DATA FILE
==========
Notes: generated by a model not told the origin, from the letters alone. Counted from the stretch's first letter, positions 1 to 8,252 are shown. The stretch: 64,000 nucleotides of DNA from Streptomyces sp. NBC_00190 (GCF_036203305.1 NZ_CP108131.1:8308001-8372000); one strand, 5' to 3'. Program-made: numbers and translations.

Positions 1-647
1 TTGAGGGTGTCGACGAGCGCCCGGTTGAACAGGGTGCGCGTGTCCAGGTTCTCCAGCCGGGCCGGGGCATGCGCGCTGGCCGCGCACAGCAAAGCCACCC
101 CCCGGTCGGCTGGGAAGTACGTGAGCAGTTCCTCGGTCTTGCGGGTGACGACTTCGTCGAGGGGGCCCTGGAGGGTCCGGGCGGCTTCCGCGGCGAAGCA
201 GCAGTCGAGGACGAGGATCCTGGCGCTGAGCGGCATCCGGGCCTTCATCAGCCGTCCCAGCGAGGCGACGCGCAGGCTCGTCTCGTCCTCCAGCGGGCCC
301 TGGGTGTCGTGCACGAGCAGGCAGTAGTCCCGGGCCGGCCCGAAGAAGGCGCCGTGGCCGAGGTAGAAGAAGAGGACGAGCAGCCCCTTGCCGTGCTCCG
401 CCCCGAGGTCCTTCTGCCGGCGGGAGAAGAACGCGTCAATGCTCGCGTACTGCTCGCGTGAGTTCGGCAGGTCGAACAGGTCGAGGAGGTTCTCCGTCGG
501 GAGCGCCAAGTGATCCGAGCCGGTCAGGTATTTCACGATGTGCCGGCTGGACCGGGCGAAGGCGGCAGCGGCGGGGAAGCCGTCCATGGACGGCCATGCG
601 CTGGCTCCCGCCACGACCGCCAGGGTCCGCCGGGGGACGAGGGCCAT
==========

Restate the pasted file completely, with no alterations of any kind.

Notes: generated by a model not told the origin, from the letters alone. Counted from the stretch's first letter, positions 1 to 8,252 are shown. The stretch: 64,000 nucleotides of DNA from Streptomyces sp. NBC_00190 (GCF_036203305.1 NZ_CP108131.1:8308001-8372000); one strand, 5' to 3'. Program-made: numbers and translations.

Positions 1-647
1 TTGAGGGTGTCGACGAGCGCCCGGTTGAACAGGGTGCGCGTGTCCAGGTTCTCCAGCCGGGCCGGGGCATGCGCGCTGGCCGCGCACAGCAAAGCCACCC
101 CCCGGTCGGCTGGGAAGTACGTGAGCAGTTCCTCGGTCTTGCGGGTGACGACTTCGTCGAGGGGGCCCTGGAGGGTCCGGGCGGCTTCCGCGGCGAAGCA
201 GCAGTCGAGGACGAGGATCCTGGCGCTGAGCGGCATCCGGGCCTTCATCAGCCGTCCCAGCGAGGCGACGCGCAGGCTCGTCTCGTCCTCCAGCGGGCCC
301 TGGGTGTCGTGCACGAGCAGGCAGTAGTCCCGGGCCGGCCCGAAGAAGGCGCCGTGGCCGAGGTAGAAGAAGAGGACGAGCAGCCCCTTGCCGTGCTCCG
401 CCCCGAGGTCCTTCTGCCGGCGGGAGAAGAACGCGTCAATGCTCGCGTACTGCTCGCGTGAGTTCGGCAGGTCGAACAGGTCGAGGAGGTTCTCCGTCGG
501 GAGCGCCAAGTGATCCGAGCCGGTCAGGTATTTCACGATGTGCCGGCTGGACCGGGCGAAGGCGGCAGCGGCGGGGAAGCCGTCCATGGACGGCCATGCG
601 CTGGCTCCCGCCACGACCGCCAGGGTCCGCCGGGGGACGAGGGCCAT